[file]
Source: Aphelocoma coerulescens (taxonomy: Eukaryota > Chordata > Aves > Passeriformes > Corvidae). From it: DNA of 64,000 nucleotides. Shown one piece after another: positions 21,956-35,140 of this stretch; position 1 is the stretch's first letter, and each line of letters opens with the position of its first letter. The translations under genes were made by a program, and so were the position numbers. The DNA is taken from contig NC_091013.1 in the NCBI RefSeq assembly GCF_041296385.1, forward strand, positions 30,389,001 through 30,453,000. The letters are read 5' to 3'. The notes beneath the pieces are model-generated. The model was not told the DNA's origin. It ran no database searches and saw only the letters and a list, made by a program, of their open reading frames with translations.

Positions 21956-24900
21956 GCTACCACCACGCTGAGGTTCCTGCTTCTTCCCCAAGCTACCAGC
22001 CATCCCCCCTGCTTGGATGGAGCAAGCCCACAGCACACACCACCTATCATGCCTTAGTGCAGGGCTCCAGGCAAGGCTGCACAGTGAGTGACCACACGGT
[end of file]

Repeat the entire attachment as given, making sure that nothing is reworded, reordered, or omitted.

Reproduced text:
Source: Aphelocoma coerulescens (taxonomy: Eukaryota > Chordata > Aves > Passeriformes > Corvidae). From it: DNA of 64,000 nucleotides. Shown one piece after another: positions 21,956-35,140 of this stretch; position 1 is the stretch's first letter, and each line of letters opens with the position of its first letter. The translations under genes were made by a program, and so were the position numbers. The DNA is taken from contig NC_091013.1 in the NCBI RefSeq assembly GCF_041296385.1, forward strand, positions 30,389,001 through 30,453,000. The letters are read 5' to 3'. The notes beneath the pieces are model-generated. The model was not told the DNA's origin. It ran no database searches and saw only the letters and a list, made by a program, of their open reading frames with translations.

Positions 21956-24900
21956 GCTACCACCACGCTGAGGTTCCTGCTTCTTCCCCAAGCTACCAGC
22001 CATCCCCCCTGCTTGGATGGAGCAAGCCCACAGCACACACCACCTATCATGCCTTAGTGCAGGGCTCCAGGCAAGGCTGCACAGTGAGTGACCACACGGT